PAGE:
Intensity is often based on one’s maximal effort, either a multiple RM or a percentage of the individual’s 1RM for that exercise. The goal of training, whether that is improving strength, endurance, or power, will direct the number of repetitions and load used.

Chestnut and Docherty (17) studied 24 untrained men performing exercises with either six sets of 4RM or three sets of 10RM. Exercises were performed three times per week for 10 wk. There were no differences between the two groups in strength or cross-sectional muscle area gains over 10 wk (17). A study by Weiss et al. (74) of 38 untrained men compared four sets of squats at either 3RM to 5RM, 13RM to 15RM, or 23RM to 25RM for 7 wk and found significant improvement in squat strength in all groups compared with that in a group that did not exercise. However, there was significantly greater improvement in the 3RM-to-5RM group than that in the 23RM-to-25RM group, with average 1RM squat increase of 75.0 and 34.1 kg, respectively (74). Another study of 30 resistance-trained collegiate baseball players evaluating low-resistance exercise (40% to 60% 1RM) versus high-resistance exercise (70% to 90% 1RM) revealed greater gains in 1RM squat in the high-resistance group (39).

With regard to the type of resistance exercise, there have been no significant differences noted between strength gains with use of machines versus free weights with comparable loads (9,70). For increasing power, studies have shown that lighter loads between 30% and 60% of 1RM or periodized programs with variable loads are more beneficial (41,43). Periodized resistance exercise programs include planned changes at different intervals (days or weeks, in-season versus off-season) in the volume or intensity of the exercises performed (61). Resistance bands, plyometric exercises, and kettlebell exercises can be incorporated into the exercise routine as a form of lighter resistance for increasing power (40,53).

The 2003 meta-analysis by Rhea et al. (64) recommends 60% of 1RM (approximately 12RM) load for untrained individuals and 80% of 1RM (approximately 8RM) in trained individuals to maximize strength gains. Meta-analyses of Peterson et al. (56,57) drew similar conclusions, recommending training at 60% of 1RM for untrained individuals, 80% of 1RM for recreationally trained individuals, and 85% of 1RM for competitive athletes to maximize strength. All studies demonstrated positive strength gains at every level of intensity evaluated, so the resistance exercise program may be tailored to meet the individual’s goals.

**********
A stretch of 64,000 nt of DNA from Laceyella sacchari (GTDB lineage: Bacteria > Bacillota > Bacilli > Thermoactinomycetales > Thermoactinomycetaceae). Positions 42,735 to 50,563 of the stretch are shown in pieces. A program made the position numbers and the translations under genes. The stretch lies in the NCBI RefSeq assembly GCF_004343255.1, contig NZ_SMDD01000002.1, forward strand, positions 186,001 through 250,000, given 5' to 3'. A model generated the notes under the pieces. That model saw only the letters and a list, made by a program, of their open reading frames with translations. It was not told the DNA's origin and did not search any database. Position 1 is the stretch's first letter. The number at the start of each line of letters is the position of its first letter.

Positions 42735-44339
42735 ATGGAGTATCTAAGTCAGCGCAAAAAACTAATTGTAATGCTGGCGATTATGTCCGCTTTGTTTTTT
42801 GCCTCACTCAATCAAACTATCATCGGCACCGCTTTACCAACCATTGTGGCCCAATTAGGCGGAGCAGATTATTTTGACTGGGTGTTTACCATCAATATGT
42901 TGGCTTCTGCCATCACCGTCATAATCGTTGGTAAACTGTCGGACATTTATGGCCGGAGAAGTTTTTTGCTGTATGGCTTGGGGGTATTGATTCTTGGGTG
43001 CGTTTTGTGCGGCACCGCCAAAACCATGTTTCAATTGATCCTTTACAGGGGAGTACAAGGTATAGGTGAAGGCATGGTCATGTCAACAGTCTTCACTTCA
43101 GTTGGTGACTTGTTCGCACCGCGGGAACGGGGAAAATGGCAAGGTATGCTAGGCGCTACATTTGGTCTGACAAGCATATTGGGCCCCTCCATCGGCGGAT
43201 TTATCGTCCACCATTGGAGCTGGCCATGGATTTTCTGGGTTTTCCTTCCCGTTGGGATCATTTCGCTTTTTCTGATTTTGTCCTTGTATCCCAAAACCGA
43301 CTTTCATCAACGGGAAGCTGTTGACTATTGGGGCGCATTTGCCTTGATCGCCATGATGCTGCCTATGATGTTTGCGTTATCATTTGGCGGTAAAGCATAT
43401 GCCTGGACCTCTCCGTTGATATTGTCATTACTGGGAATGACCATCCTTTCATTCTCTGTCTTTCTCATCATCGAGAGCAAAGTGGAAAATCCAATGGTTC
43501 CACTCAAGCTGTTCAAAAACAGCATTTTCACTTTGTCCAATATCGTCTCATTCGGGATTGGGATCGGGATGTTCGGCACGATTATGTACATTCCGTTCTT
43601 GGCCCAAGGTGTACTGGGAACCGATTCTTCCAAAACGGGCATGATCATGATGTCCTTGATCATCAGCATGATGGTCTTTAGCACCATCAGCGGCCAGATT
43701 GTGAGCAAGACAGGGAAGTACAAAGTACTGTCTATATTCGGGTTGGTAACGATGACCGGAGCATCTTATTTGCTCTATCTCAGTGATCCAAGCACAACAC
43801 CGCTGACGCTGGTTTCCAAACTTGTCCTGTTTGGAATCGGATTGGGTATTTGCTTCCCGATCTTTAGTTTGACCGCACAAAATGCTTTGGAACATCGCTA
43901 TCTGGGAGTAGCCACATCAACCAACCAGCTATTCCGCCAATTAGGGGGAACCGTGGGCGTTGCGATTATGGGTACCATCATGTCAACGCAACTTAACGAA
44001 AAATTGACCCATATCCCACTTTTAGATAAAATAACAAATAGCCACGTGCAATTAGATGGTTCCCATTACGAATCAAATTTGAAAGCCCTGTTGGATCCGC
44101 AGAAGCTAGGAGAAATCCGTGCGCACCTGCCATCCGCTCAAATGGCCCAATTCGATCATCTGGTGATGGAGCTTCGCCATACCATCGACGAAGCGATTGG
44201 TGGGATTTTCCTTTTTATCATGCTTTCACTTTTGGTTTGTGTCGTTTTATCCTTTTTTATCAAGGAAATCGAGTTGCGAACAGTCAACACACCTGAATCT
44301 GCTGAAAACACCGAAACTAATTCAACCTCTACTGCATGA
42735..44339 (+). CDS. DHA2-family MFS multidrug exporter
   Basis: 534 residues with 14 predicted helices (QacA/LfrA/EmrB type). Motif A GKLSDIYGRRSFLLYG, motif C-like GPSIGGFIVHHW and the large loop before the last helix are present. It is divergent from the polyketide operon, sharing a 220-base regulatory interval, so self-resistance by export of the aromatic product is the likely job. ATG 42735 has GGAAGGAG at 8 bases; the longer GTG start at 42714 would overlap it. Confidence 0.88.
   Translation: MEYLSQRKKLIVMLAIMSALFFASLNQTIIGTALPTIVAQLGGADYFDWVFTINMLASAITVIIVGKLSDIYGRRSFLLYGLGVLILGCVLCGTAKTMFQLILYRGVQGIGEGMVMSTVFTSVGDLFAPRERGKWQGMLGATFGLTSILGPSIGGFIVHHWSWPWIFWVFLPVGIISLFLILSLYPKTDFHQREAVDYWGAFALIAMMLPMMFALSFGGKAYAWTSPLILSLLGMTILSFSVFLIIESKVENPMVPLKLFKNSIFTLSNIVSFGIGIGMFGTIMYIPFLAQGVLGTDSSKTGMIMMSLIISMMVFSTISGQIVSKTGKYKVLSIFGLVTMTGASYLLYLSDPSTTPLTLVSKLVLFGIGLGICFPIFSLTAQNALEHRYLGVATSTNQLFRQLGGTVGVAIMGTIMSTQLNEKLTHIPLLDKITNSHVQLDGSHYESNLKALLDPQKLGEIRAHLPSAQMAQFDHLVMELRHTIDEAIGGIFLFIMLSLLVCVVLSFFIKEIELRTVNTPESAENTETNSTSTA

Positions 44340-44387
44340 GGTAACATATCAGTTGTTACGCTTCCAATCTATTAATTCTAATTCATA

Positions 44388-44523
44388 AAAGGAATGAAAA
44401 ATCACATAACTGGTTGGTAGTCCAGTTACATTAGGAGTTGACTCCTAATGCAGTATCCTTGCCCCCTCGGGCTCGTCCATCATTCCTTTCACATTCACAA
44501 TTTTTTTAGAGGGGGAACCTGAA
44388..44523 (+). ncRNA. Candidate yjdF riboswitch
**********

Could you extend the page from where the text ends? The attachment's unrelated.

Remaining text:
The velocity of an exercise is the rate at which the concentric (i.e., resistance during muscle shortening) and eccentric (i.e., resistance during muscle lengthening) phases are completed. Studies have been performed to evaluate the speed that produces the largest strength and power gains. The study of Farthing and Chilibeck (24) on elbow flexion in 36 untrained college-aged men and women found that fast eccentric exercise (180° per second) produced the greatest strength gains when compared with fast concentric and slow eccentric or concentric exercise (30° per second). The study of Morrissey et al. (49) on squat training in 21 untrained college-aged women demonstrated greater power gains using fast repetition speed (2 s) and equal strength gains at fast and slow repetition speeds (4 s). The ACSM Position Statement recommends performing the exercise movement over 2 to 6 s depending on the individual’s level of training. Maximum strength and power gains are obtained with faster velocities (60).

Athletic Performance